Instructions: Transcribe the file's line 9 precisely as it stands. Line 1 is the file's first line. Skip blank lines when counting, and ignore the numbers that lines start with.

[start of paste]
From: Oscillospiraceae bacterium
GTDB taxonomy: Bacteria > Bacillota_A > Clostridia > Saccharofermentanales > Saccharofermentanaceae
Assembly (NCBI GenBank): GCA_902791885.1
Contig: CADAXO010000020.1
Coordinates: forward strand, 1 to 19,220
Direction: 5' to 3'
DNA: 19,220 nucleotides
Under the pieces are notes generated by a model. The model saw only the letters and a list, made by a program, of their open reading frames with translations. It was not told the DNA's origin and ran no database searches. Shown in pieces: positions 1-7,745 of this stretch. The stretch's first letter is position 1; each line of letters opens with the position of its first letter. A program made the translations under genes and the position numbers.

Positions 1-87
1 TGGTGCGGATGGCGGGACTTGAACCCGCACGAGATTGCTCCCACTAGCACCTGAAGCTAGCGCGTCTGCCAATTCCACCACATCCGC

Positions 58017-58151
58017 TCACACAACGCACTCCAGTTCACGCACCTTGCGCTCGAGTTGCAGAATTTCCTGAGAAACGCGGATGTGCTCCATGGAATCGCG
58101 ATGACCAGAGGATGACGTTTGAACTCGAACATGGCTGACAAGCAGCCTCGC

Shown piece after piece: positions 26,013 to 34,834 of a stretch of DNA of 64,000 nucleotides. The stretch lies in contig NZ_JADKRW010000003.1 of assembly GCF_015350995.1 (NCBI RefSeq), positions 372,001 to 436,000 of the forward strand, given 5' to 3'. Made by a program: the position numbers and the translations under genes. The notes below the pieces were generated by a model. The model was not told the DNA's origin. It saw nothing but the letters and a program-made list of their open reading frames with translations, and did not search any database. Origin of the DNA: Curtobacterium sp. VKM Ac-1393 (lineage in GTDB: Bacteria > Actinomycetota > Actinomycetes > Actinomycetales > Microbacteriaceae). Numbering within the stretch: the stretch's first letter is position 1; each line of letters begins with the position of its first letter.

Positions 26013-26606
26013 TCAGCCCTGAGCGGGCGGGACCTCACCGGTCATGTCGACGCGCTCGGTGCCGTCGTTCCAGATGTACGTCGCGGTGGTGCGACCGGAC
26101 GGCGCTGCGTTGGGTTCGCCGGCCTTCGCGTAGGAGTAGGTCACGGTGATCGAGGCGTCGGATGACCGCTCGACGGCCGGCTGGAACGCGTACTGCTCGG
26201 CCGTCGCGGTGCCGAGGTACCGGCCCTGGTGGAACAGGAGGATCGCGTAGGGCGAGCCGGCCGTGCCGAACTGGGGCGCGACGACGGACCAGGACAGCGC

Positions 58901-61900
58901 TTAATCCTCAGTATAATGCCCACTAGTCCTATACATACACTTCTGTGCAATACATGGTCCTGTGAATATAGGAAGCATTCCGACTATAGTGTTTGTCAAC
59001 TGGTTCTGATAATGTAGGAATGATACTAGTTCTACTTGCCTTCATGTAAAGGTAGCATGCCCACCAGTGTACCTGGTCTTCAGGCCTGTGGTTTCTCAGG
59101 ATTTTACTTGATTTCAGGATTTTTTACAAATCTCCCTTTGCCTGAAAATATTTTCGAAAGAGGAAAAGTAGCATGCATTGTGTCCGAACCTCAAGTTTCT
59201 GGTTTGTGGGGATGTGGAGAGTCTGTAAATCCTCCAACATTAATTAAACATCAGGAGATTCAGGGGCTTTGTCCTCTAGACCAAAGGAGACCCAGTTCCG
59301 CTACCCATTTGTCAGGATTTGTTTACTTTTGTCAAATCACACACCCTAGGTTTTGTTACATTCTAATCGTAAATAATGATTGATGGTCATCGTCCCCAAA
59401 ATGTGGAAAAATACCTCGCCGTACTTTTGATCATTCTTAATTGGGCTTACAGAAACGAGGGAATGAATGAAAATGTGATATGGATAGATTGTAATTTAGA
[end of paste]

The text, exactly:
Positions 1-87